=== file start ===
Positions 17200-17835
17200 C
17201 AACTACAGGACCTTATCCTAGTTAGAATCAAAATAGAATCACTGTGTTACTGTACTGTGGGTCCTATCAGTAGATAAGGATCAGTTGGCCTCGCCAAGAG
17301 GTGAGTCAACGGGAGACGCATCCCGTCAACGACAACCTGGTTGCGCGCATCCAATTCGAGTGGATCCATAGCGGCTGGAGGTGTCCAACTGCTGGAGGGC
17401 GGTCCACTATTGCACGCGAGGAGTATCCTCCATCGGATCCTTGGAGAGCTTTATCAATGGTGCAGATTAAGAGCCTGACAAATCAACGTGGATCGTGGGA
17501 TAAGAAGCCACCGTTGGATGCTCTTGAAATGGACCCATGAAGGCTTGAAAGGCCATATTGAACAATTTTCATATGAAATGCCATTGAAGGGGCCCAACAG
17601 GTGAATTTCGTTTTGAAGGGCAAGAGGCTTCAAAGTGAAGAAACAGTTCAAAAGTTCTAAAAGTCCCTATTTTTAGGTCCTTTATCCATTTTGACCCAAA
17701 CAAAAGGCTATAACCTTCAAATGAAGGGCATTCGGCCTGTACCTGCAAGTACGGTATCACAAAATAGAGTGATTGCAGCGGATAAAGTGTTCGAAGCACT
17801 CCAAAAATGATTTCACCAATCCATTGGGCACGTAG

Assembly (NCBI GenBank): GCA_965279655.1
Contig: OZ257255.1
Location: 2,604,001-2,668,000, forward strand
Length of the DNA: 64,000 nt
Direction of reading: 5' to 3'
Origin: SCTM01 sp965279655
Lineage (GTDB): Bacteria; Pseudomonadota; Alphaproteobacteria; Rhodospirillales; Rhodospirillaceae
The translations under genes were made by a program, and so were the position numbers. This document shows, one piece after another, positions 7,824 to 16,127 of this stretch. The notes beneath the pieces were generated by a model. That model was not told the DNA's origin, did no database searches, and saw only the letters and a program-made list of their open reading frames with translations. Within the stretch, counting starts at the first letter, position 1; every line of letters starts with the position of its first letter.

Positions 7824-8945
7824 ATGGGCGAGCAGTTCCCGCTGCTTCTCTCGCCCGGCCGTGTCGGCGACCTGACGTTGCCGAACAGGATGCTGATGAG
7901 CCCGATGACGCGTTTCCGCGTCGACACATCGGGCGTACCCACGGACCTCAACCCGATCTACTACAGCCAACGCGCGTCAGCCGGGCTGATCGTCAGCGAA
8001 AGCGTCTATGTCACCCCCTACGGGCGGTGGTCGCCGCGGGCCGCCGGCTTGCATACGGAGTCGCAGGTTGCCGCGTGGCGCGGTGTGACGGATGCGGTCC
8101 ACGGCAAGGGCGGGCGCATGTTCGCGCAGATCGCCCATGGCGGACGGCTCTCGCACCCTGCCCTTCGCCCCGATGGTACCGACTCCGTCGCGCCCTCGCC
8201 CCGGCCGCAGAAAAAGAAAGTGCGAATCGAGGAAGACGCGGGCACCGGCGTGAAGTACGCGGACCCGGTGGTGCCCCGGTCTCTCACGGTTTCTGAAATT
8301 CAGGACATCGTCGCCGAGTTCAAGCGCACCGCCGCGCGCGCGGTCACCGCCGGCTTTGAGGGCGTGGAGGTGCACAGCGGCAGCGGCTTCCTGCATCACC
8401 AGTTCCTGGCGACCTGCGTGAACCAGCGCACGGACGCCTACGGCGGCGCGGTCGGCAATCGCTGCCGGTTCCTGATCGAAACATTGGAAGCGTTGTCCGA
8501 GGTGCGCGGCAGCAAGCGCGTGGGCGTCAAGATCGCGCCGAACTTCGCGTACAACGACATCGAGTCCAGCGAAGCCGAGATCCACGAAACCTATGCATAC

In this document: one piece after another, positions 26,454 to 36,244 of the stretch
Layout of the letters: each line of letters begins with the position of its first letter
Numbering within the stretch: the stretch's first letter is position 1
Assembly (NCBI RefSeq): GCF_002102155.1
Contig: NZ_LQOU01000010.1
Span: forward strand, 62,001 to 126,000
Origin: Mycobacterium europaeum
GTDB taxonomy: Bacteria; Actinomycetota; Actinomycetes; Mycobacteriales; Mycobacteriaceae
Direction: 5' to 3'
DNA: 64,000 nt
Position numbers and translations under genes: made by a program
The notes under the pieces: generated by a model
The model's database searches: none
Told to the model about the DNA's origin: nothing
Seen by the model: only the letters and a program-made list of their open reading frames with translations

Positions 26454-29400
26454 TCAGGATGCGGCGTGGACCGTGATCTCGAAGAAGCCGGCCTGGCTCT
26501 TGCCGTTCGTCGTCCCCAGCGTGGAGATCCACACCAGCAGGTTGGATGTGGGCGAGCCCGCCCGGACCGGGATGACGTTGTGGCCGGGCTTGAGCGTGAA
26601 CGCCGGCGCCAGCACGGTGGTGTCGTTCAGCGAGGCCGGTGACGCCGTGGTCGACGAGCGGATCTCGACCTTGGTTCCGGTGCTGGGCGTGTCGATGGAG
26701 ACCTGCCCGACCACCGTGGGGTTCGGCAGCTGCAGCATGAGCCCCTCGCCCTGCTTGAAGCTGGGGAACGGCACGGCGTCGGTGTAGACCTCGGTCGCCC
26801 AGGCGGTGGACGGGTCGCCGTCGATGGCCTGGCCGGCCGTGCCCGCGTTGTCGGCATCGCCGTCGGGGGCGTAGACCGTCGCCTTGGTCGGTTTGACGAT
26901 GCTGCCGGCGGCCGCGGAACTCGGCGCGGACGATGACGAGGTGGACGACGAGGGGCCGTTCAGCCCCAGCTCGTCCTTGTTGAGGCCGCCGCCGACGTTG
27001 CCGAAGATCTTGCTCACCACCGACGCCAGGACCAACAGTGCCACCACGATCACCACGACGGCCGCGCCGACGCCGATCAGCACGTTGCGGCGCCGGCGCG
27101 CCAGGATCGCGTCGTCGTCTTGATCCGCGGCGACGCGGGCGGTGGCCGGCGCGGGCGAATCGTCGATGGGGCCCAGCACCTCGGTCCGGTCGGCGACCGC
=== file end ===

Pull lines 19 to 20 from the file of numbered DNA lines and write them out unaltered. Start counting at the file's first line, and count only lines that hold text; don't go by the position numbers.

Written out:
7824 ATGGGCGAGCAGTTCCCGCTGCTTCTCTCGCCCGGCCGTGTCGGCGACCTGACGTTGCCGAACAGGATGCTGATGAG
7901 CCCGATGACGCGTTTCCGCGTCGACACATCGGGCGTACCCACGGACCTCAACCCGATCTACTACAGCCAACGCGCGTCAGCCGGGCTGATCGTCAGCGAA